Fifty years ago, John Kennedy’s first 100 days as president were drawing to a close and his approval ratings topped 80 percent. On his 100th day, Kennedy made headlines for throwing the hardest first pitch of the baseball season in presidential history. Two days later, the Russians put a man in space. Less than a week after that, the Bay of Pigs invasion failed spectacularly, and Kennedy would never again enjoy such popularity.
And yet, his assassination guaranteed that he would be remembered as an icon, an avatar of all that is fundamentally American, rather than as a complex human being with his share of detractors. On the 50th anniversary of Kennedy’s inauguration, both UVA’s Miller Center of Public Affairs and its Center for Politics are trying to unpack the man behind the myth.
To that end, the Miller Center has begun a retrospective it calls “Kennedy Reconsidered.” It includes a new series of phone transcripts and upcoming public forums on Kennedy. Miller Center fellow Barbara Perry is also working on a biography of Rose Kennedy. The Center for Politics, meanwhile, has been running some of its own JFK programming. Center Director Larry Sabato is at work on a book about Kennedy’s 50-year legacy. Sabato also hosted a Center for Politics symposium last week entitled “JFK & Camelot: Political Image-Making.”
That panel of Kennedy experts consisted of two presidential campaign advisors, two Kennedy family biographers (including Perry) and a political journalist. They spoke at length about how the Kennedy mystique was crafted and ultimately overtook the man himself in the public consciousness.
“Kennedy was sold as a movie,” said Kennedy biographer and syndicated columnist Richard Reeves. The beautiful family, the backyard football, the relatability—all bought into by the public despite Kennedy’s philandering, crippled body and privileged background.
It was that image, the panel agreed, that (more than the Peace Corps, the space program or the Cuban Missile Crisis) gave us the Kennedy that consistently hovers near the top of public opinion polls ranking the presidents. The Kennedys “taught us how to be modern Americans,” said Reeves. “We didn’t know how to act as rich people. We were a rural people” when Kennedy took office, he said. Indeed, within weeks of Kennedy’s inauguration, men stopped wearing hats, let their hair grow longer and started wearing European-cut suits, all in imitation of the new president.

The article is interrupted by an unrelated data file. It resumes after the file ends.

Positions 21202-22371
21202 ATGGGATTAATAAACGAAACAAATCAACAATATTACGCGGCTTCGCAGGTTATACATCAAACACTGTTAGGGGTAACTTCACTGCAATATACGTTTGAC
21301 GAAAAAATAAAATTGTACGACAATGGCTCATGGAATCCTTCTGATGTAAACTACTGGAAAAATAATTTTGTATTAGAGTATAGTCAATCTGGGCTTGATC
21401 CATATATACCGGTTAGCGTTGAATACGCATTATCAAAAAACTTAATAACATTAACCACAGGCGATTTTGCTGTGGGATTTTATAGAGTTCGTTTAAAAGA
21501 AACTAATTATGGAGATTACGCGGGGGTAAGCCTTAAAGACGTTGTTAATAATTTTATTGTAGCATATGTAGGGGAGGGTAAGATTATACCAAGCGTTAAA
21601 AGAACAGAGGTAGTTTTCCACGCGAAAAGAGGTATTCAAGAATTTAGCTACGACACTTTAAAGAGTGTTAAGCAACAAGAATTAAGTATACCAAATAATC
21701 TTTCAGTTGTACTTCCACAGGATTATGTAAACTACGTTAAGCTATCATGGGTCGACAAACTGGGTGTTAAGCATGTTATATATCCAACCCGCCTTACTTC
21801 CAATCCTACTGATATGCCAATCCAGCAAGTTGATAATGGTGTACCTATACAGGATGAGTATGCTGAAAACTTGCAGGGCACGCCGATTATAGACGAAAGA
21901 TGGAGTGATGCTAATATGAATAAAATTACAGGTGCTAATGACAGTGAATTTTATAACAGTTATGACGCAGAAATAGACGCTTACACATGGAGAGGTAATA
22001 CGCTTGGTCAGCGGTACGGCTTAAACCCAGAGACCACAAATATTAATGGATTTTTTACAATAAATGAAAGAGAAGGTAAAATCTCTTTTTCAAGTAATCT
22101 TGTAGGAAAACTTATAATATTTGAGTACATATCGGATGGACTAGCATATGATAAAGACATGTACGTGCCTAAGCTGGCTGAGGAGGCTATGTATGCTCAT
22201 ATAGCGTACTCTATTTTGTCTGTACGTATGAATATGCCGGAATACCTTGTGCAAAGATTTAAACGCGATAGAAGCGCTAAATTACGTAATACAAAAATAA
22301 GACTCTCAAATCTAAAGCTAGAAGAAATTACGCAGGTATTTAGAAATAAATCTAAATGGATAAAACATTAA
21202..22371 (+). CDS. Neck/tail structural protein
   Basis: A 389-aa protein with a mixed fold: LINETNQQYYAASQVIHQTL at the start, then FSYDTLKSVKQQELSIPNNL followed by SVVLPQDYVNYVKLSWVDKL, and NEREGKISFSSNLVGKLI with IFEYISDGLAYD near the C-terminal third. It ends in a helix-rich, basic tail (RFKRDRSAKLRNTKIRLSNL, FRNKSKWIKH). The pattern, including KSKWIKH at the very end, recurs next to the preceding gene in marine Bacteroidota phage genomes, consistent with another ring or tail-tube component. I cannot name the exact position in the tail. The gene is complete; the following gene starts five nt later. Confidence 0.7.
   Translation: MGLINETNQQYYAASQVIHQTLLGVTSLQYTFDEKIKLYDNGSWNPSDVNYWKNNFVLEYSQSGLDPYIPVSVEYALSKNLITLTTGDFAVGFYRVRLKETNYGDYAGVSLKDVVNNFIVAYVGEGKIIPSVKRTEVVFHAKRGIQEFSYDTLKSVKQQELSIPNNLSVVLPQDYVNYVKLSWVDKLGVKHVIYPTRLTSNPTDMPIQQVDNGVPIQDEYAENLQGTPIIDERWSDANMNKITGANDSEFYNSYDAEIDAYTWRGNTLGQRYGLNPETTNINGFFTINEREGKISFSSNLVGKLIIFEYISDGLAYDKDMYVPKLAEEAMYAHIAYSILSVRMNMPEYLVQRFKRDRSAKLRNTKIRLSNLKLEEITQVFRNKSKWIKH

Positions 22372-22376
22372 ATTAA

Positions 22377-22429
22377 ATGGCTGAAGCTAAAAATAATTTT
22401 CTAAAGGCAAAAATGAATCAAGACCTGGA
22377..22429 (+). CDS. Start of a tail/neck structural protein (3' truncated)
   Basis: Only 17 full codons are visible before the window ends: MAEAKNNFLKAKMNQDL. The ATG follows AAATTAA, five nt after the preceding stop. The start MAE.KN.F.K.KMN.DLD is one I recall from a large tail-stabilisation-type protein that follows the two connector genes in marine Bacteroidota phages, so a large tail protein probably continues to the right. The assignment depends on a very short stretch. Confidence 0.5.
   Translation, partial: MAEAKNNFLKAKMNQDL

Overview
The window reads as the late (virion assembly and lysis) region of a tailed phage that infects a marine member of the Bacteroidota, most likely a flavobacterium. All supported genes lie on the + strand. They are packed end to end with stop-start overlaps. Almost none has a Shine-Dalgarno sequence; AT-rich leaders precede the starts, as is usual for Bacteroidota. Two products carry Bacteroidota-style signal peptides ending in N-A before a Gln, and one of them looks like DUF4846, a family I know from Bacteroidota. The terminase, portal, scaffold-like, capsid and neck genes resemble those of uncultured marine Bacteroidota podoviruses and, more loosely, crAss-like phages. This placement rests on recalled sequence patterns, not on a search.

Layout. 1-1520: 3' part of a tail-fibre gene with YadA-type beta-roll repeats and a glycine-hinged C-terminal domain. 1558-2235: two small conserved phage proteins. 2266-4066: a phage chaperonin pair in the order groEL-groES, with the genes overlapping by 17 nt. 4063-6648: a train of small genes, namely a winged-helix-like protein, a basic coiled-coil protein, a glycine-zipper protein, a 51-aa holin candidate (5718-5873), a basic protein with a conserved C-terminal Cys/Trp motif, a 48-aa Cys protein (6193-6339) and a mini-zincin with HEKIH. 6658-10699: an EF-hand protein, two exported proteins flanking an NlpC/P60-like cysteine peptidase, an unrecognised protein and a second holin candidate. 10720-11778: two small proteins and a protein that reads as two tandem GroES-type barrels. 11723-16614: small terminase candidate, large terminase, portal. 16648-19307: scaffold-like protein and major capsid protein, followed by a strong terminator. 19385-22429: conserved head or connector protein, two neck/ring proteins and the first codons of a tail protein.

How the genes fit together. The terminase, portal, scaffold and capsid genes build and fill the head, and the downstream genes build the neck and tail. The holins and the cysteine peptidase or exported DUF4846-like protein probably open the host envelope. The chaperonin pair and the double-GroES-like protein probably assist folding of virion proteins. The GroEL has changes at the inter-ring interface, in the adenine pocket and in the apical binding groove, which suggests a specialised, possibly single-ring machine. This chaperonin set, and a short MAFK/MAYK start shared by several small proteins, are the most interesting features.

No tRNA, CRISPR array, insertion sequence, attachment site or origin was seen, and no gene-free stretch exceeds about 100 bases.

Everyone on the panel agreed that such a mythologizing of a president could never happen again. Sure, there’s Bush the cowboy and Obama the neo-JFK, but there are just too many voices in the media to allow one single image to control 100 percent of public perception. Fifty percent is enough of a struggle; we’re a much more divided country than we were in the ’60s. Frank Donatelli, panelist and Republican strategist, mentioned the massive shifts in the electoral maps of mid-century, as compared to the rigid socio-political divisions of today.
Sabato reminded the audience that the term “Camelot” wasn’t used until after Kennedy’s death. Jacqueline Kennedy, his widow, told Life magazine reporter Theodore White that when Jack’s chronic back pain kept him awake, he would put one record on the phonograph: the soundtrack to the Broadway musical Camelot. It ended on a lyric that Jackie couldn’t get out of her head after Jack’s death: “Don’t let it be forgot, that once there was a spot, for one brief shining moment that was known as Camelot.” And so would Kennedy’s place in American history be. “It was brief,” said Perry. “And it was shining.”